How to Brew


Brewing Methods-

When you consider that coffee beans are essentially just roasted berry seeds, it's amazing the number of hands they pass through from seed to cup and the hundreds of different ways that a great coffee can get screwed up along the way. Now that you have a bag of freshly roasted beans, no pressure, but its final purpose rests in your hands! The flip side to all of that is if you get overly uptight about brewing it and start taking things a bit too seriously you begin to chip away at one of coffees greatest virtues, which is its magnetism for conversation and creating great memories of time spent either inside your own head or with others.

While there are many different ways to experiment and play around with any of the above devices, here are some helpful base-level step-by-step instructions. Please remember that these steps do not have to be unequivocally esteemed as gospel, we always encourage experimentation and customization as coffee doesn't often like to be put in a box. 


A helpful tip about filtration. . . 

When you expose coffee grounds to hot water, hundreds of components which contribute to flavor, aroma, and texture are dissolved into what is your final cup. Think of coffee colloids as like little clouds of coffee sediment that are floating around in your water along with these other components. Coffee colloids stick to your palate and accentuate the characteristics of body and it is helpful to understand the general premise of what they are when choosing your brew method. Anything that used screens to filter out coffee is going to result in higher perceptions of the body due to the fact that the colloids can pass through the screens. Consequently, where there are more colloids, there is also an increase in caffeine, so you get quite a bit more amped. Using a paper filter provides a more sediment free, cleaner cup. The way in which you filter your coffee is subjective; however, many people seem to prefer screen filters (ex. French press, metal brewer filters) for body and roast-driven coffees where the heavy mouthfeel is one of the most desired attributes. Conversely, paper filters are often preferred for bright, clean washed fruit-driven and balance-driven coffees.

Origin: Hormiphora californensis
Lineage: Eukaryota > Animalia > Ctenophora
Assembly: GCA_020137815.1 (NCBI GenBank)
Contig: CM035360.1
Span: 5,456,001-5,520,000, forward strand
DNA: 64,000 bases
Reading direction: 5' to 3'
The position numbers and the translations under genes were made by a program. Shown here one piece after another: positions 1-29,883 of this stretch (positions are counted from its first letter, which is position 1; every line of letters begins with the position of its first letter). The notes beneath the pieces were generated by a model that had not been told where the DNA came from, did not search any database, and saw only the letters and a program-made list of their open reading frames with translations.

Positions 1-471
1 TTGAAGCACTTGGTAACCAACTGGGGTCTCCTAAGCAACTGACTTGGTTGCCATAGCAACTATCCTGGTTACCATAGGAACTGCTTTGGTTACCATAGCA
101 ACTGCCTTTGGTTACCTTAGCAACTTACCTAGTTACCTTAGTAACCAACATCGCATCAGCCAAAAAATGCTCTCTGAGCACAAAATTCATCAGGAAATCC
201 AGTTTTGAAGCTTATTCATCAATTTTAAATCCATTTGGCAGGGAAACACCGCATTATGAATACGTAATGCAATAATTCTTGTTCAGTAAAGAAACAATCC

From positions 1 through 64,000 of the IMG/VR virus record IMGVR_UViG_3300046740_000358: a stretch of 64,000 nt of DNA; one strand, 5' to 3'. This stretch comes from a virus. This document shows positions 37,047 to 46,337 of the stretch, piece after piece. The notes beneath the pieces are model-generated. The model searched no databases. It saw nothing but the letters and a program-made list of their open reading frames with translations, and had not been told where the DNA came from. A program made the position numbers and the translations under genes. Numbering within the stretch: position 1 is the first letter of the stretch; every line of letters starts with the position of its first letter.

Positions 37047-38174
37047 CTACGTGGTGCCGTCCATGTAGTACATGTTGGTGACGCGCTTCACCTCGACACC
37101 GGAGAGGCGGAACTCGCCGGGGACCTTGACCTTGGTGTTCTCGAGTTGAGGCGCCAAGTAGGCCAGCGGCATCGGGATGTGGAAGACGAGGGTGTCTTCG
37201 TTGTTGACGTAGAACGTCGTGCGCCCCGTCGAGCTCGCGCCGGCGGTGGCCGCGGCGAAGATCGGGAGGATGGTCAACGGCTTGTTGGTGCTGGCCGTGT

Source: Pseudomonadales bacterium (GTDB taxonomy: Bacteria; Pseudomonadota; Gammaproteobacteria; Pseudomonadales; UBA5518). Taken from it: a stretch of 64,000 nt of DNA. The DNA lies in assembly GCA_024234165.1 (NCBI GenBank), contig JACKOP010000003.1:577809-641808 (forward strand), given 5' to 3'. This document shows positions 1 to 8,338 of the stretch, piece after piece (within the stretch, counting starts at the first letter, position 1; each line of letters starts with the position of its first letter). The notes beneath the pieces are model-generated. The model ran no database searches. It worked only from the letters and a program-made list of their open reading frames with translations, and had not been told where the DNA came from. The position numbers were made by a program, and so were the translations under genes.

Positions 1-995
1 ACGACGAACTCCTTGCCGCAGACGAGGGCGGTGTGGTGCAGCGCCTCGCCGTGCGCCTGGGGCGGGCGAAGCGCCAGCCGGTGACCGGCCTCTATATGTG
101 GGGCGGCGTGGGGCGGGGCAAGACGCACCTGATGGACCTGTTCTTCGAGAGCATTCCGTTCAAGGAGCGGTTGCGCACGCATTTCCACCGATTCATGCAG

Aero Press-

Our Favorite Option (Makes 2 cups)- The Reverse Method

  1. Assemble Upside-Down: Place the Aeropress plunger just inside the brewing chamber and set it upside-down on the table. 
  2. Boil the water: Bring your water to a boil then let it cool for about 30 seconds.
  3. Grind the beans: Measure out 2 full AeroPress scoops of coffee beans and grind medium fine.
  4. Wet the filter: Assemble the AeroPress with a paper filter inside the cap and place on top of a mug or cup. Pour some warm or hot water in to wet the filter.
  5. Add the coffee: Place the funnel on top of the cup and pour in the coffee. Remove the funnel.
  6. Add the water: Pour in coffee until it comes up to the top line & wait 60 sec.
  7. Stir: Use the paddle stirrer (or a spoon) to push coffee down/stir once, briefly. Screw the top on securely.
  8. Press: Carefully flip it onto your cup and press down (be sure to use a solid cup).
  9. Taste and dilute: Taste the coffee and if desired add more water. The AeroPress makes a concentrated cup of coffee, so you can split this amount between two cups by adding a bit more hot water.
  10. One Cup: For 1 cup use 1.5 scoops and don't dilute with water. . just drink.

 Aero Press 1-Cup Method-

  1. Follow same steps above with the following changes: 
  • 1 Scoop
  • Medium coarse grind
  • 60 seconds

Fun Alternative to Try for 1-Cup-

  1. Follow same steps above with the following changes: 
  • 1.5 Scoops
  • Medium coarse grind
  • 120 seconds



French Press (1-Liter)-

  1. Preheat the press: Pouring hot water in a cold container can reduce the temperature as much as ten degrees Fahrenheit, so it's a good idea to follow this step (the same applies for the cup you're drinking the coffee in as well).
  2. Boil the water: Bring your water to a boil then let it cool for about 30 seconds.
  3. Grind the beans: A relatively coarse grind (a bit finer than bread crumbs).
  4. Add coffee: Use 2 ounces of coffee (roughly 57 grams)
  5. Pour water to bloom: Fill halfway being sure to saturate all the grounds & let bloom & wait 60 seconds.
  6. Stir: Using a paddle or spoon push the coffee down (more of a push down then a vigorous stir).
  7. Pour and fill to top: Fill to the top. Ideally, once the press is filled you can tap it a couple of times and the coffee crust will sink a good half inch to an inch. If you choose this step to be careful not to hit the counter too hard and crack the glass (a better method with metal presses).
  8. Place top to plunge: Wait 3 more minutes so your total brew time is 4 min, then plunge down.